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A Dipole moment at the sub atomic level

  1. Oct 18, 2016 #1
    The following mechanism leads me to wander that a moving neutral object (compose from atoms) in vacuum may generates electric filed due to very small dipole moment.
    I propose that when atoms force to move in a certain direction the force propagates within the atom. A retardation in movements will happen depending on response time and the time it takes the force (Field) to travel within the atom (probably the speed of light). This leads to a very small shift (depending on the atom velocity) in electron clouds relative to the position of the nuclei (very similar to portability but without external electric field).
    My first simple estimation (classical approach) is that for 1m/sec the atom clouds shits in 10-18m.
    This would generates dipole moment of 10-5Debay (just for comparison H2O has 1.85Debay).
    1. Did someone consider such mechanism? (I need link or paper).
    2. Is it possible to measure such low dipole moment?
    3. Consider lattice of mole atoms then I expect this dipole moment to sum up to much more significant, isn't it?
  2. jcsd
  3. Oct 21, 2016 #2
    1. Yes. Otherwise known as the Van der Waals force. It can occur for neutral molecules/atoms alike. I'm sure you can look up papers or read the Wikipedia page.
    2. Yes, these measurements are often done. http://phys.org/news/2016-05-physicists-van-der-waals-individual.html
    3. As the above article states, that's why geckos can stick to surfaces so well. The van der waals forces sum up enough to enable that.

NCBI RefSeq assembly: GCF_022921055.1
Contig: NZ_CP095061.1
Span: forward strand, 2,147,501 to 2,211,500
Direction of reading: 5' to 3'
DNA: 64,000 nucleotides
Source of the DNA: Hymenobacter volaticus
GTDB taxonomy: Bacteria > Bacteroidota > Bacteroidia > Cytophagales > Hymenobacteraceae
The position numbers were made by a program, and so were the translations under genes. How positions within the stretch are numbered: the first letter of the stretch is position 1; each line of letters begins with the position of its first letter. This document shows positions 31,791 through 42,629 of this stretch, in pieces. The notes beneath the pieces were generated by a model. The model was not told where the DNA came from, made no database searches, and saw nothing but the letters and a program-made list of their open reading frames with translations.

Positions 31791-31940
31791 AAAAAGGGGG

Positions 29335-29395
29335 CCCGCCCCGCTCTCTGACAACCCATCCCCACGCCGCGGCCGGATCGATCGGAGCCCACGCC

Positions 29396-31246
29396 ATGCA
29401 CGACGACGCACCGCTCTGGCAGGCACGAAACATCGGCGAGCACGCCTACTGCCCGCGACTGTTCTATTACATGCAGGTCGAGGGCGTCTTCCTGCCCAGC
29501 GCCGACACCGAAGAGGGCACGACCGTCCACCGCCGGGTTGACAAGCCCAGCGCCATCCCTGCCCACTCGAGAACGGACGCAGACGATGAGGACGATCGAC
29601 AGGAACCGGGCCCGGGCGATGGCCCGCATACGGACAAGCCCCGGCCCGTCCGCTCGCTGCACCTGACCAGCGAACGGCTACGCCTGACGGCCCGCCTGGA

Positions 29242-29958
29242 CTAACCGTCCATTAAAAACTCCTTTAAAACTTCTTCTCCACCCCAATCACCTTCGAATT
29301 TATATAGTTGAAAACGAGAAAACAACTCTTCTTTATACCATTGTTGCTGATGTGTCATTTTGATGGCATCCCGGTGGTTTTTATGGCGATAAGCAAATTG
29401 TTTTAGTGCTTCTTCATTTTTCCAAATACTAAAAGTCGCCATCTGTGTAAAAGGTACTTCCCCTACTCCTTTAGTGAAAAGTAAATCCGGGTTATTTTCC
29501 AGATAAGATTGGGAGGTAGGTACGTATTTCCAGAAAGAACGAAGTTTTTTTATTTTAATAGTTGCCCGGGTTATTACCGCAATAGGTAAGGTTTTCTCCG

4. Oct 21, 2016 #3
    Thank you Modestyking for your repay. I'm well aware of the Van der Waals forces. Please note that I was referring to a phenomenon that should increases with the velocity of the subject. As far as I know Van der Waals interactions are independent on molecule velocity. Namely you can have interactions even the molecules are standing still.
  5. Oct 21, 2016 #4


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    Staff: Mentor

    A dipole field would lead to a force on a charge in this field.

    Consider the same situation in the rest frame of the neutral atom, with a moving charge somewhere: no force. Therefore, no dipole moment.
  6. Oct 21, 2016 #5
    A simple Google search seemed to yield a few papers, one of which is here: https://www.researchgate.net/publication/231076123_Velocity_dependence_of_the_van_der_Waals_force_between_molecules [Broken]
    Last edited by a moderator: May 8, 2017
  7. Oct 22, 2016 #6


    Staff: Mentor

    This does not happen, and PF is not the place for personal theory development.

    Thread closed.
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